Due to some complexities with some of our other testbeds at the time, for this DDR2-533 review we resorted to utilizing an ASRock motherboard. Although ASRock is generally dubbed as being a budget-oriented manufacturer, the 775Dual-880Pro that we'll be using today isn't actually all bad and we've even experienced relative success overclocking this motherboard previously using stock voltages. In addition, as the motherboard is based upon the VIA PT880 Pro + VIA 8237R Chipset, we've seen respectable results partially due to its superb Linux support. For the testing today we utilized the hardware and software components listed below.
|Processor:||Intel Pentium 4 530 (3.0GHz)|
|Graphics Card:||Leadtek PX6600GT 128MB|
|Hard Drives:||Western Digital 160GB SATA|
|Optical Drives:||Sony DVD-RW|
|Power Supply:||SilverStone Strider ST405 400W|
|Operating System:||Ubuntu 5.10 (Breezy Badger) Preview|
|GCC (GNU Compiler):||4.0.2|
|Graphics Driver:||NVIDIA 1.0-7667|
For our memory testing procedure, we proceeded to follow our traditional Phoronix practices for checking the stability, overclocking, and also benchmarking. During the overclocking process, Memtest86+ v1.60 was used as our main check for the stability and operation of the RAM. As the ASRock motherboard we used for our test system today lacks any adequate voltage adjustment options for the CPU and RAM, our main abilities were focused on the timings and FSB. As far as the benchmarking goes, we continued to use our latest Linux benchmarking packages and test settings, which consist of using Doom 3, LAME Compilation, LAME Encoding, FreeBench, and RAMspeed. For the specifics on our current memory benchmarking practices, we'd recommend you check out this page. With the Transcend 2 x 512MB DDR2-533 memory modules installed, we proceeded to first run our memory benchmarks at stock speeds and timings. With the stock benchmarks completed, we next went ahead to see just how low these timings could go with Elpida ICs, and to our surprise we were able to run these modules stable, as in stable through numerous loops of Memtest86+, at 3-4-3-8. We were able to boot at 3-3-3-8 but when doing so it resulted in countless memory errors. With the timings cleared, we went ahead to see at what speed we could maximize our Front Side Bus at while both the CPU and memory remained to their stock voltages, we maxed out the stable system with a mere 224MHz. Even while loosening the timings, we still hit a barrier at 224MHz due to conflicts with the onboard SATA controller. For comparison purposes on the ASRock motherboard, we also ran the Kingmax Mars DDR2-667 KLCC28F-A8EB5 modules but for the sake of a viable Elpida comparison, we ran this memory at DDR2-533 speeds with 4-4-4-11 timings (the same speed and timings for the stock Transcend modules).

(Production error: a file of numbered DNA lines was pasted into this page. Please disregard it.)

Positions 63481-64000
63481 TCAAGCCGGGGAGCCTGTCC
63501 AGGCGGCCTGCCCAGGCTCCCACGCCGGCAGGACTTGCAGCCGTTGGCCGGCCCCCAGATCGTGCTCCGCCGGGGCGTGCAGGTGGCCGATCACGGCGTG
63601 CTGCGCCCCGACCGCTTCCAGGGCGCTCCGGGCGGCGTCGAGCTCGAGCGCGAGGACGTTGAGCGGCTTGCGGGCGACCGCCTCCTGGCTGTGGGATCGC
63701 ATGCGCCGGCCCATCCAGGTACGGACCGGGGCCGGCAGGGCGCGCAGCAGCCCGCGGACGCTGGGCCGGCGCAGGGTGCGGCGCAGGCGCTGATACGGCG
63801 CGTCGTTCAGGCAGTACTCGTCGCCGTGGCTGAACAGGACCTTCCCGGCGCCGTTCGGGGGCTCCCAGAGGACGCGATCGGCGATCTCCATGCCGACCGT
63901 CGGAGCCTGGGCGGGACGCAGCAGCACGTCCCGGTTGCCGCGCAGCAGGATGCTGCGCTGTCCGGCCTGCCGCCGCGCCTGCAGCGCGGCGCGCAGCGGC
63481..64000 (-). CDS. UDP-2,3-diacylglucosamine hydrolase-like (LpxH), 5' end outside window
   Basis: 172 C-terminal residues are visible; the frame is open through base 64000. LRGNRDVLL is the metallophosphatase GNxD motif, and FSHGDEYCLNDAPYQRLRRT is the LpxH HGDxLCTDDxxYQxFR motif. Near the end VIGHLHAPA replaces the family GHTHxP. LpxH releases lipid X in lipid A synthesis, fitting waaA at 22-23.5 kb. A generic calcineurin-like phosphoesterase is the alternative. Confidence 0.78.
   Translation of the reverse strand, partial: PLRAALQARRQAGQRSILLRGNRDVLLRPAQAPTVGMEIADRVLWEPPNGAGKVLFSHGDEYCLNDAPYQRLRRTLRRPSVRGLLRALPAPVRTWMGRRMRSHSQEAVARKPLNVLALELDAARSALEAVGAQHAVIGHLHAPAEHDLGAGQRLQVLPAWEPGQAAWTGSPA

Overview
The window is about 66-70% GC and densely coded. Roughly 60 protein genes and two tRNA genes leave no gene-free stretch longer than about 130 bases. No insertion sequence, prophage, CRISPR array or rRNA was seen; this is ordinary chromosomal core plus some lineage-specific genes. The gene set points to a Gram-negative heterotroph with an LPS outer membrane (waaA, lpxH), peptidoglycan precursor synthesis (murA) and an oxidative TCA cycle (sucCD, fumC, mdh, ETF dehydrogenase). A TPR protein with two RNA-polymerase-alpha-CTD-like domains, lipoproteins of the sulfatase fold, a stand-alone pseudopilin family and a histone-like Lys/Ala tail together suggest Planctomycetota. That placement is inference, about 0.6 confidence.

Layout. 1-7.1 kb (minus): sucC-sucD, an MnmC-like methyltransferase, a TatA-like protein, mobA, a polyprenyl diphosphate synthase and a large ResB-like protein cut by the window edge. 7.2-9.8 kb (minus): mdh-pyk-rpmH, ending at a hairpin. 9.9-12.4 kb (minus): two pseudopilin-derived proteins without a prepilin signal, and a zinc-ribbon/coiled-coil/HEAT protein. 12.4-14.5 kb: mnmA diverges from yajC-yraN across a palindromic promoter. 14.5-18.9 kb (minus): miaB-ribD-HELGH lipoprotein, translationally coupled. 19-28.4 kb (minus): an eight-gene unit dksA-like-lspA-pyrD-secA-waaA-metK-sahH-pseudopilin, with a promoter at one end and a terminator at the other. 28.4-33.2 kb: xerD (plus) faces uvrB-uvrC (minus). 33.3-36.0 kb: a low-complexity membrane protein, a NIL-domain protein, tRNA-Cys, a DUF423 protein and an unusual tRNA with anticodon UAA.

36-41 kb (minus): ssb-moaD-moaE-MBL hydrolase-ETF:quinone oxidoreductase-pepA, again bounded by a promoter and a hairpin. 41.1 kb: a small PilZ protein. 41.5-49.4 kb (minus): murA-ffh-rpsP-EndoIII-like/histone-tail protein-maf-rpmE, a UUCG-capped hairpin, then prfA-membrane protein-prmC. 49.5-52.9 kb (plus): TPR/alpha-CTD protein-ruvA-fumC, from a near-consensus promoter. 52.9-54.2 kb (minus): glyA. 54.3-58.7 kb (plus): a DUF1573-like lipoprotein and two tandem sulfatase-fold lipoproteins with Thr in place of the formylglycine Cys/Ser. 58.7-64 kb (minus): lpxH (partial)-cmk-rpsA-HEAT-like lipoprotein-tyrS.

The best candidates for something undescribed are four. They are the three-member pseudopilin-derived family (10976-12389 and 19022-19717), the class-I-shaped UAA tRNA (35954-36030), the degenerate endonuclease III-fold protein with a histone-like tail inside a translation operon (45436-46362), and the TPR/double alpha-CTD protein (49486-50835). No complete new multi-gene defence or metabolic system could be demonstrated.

Thus the various scenarios we'll be benchmarking with the Transcend memory is:
· 200MHz FSB (3.00GHz) - DDR2-533MHz - 4-4-4-11
- 1.80V (memory)
· 200MHz FSB (3.00GHz) - DDR2-533MHz - 3-4-3-8 - 1.80V (memory)
· 224MHz FSB (3.36GHz) - DDR2-595MHz - 4-4-4-11 - 1.80V (memory)
· Kingmax Mars DDR2-667: 200MHz FSB (3.00GHz) - DDR2-533MHz- 4-4-4-11 - 1.80V (memory)